2). What advice would you give to other women who are interested in pursuing a career in agriculture or ag technology?

Difference is an opportunity, so learn and be confident in what you can do. There may be many roles that could fit your skills, so don’t be shy. There is an OPPORTUNITY for women in precision ag – I am a strong believer in that.

Taylor Szallar Product Manager for Connectivity Solutions 4 Years at Trimble

Even though I grew up mainly in Colorado, my family’s ranch is in northern Texas and is operated by my dad and grandpa. After studying agronomy, I got an internship at a co-op in Colorado, which was an amazing opportunity to get into the industry. I then ended up getting hired there full-time as an agronomist and seed salesperson.

I eventually became the precision ag manager. We offered precision ag services to farmers, and we were also a beta test site for Trimble. That's how I got to know so many internal Trimble folks. I eventually ended up here at Trimble full time, which was a fantastic move; I love working here. It's just crazy to see things come full circle from being the customer to working within the product team.

1). What should people know about working in precision agriculture?

Taylor Szallar, Trimble Agriculture

Precision agriculture is very fast paced. The industry is changing quickly. Agriculture customers expect the same ease of use from their farm technology as they do from their consumer products. At Trimble, it's really my role to deliver these connected solutions that are as simple to use as the other apps on your phone.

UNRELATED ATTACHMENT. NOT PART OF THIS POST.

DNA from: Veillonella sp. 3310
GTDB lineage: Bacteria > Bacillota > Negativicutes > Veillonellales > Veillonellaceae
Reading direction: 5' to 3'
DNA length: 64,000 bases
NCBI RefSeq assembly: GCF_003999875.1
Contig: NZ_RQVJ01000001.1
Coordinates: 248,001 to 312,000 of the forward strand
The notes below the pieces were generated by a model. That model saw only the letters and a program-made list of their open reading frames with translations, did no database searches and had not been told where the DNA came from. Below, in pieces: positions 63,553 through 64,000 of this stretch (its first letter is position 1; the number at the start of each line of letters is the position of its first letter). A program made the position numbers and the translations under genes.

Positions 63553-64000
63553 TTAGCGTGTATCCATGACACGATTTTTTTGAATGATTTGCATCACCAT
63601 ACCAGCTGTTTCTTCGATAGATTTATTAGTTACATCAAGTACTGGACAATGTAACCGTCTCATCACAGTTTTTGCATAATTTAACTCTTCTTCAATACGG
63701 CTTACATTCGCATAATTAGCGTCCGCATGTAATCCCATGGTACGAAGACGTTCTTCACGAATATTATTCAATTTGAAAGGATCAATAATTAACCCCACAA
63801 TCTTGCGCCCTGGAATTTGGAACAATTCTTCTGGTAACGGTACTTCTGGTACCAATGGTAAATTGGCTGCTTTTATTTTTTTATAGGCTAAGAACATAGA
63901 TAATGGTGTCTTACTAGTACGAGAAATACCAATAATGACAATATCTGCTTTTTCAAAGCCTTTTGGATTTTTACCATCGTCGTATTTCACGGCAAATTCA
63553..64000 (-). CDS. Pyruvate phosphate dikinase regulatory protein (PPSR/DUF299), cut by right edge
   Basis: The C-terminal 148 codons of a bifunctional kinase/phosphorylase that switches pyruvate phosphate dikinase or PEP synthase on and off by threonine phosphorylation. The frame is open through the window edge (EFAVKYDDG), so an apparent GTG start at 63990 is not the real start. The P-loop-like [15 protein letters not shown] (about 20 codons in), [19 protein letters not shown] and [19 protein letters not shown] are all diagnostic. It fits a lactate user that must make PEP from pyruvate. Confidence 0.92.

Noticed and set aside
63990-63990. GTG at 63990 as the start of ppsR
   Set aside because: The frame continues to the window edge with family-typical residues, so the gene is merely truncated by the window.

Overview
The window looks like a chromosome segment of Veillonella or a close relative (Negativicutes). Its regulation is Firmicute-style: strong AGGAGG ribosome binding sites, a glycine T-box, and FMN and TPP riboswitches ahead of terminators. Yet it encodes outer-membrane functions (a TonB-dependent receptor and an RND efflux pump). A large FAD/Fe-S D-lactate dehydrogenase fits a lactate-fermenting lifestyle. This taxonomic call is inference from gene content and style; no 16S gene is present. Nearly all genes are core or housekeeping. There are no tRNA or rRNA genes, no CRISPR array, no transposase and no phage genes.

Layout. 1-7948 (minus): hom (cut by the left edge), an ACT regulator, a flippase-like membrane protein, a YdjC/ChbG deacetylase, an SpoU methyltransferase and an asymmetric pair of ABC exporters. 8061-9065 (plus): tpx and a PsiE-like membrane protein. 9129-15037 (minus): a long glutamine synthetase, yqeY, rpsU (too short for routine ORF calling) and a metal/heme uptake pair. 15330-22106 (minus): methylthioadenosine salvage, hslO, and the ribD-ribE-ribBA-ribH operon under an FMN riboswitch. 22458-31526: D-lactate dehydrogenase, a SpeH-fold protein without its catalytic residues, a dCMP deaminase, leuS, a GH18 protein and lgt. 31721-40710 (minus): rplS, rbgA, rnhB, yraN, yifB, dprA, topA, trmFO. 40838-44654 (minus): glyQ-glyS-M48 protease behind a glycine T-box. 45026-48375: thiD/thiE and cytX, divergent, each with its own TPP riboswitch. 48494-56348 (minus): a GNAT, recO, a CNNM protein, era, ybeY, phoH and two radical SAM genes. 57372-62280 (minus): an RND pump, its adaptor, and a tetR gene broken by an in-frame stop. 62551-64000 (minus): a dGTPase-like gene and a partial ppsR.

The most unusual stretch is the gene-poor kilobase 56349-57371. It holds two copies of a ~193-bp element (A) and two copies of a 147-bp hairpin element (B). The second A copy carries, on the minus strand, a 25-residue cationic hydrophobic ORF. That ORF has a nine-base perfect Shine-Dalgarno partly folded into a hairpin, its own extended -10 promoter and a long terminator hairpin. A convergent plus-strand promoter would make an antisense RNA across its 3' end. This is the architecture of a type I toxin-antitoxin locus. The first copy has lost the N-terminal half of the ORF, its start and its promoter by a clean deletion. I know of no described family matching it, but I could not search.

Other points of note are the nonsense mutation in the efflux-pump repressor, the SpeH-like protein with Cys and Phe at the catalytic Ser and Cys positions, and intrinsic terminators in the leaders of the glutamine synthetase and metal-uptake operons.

Farmers wear so many hats. They are their own accountants, their own mechanics, their own laborers. They're not looking for software to do more work; they need tools that actually make their day easier. That’s why working in precision ag is so fun -- because it's innovative and always changing.

2). What advice would you give to other women who are interested in pursuing a career in agriculture or ag technology?

Work for an agronomy service company. Work for an equipment repair company. Work on a farm. Work for a chemical representative. There are so many opportunities to work on the ground with farmers. That's an experience that can’t be beat.

If you’re just coming out of school, I can't recommend internships enough. And, if you’ve already started your career, I really encourage you to consider cross-training or parallel roles that allow you to experience different parts of the business.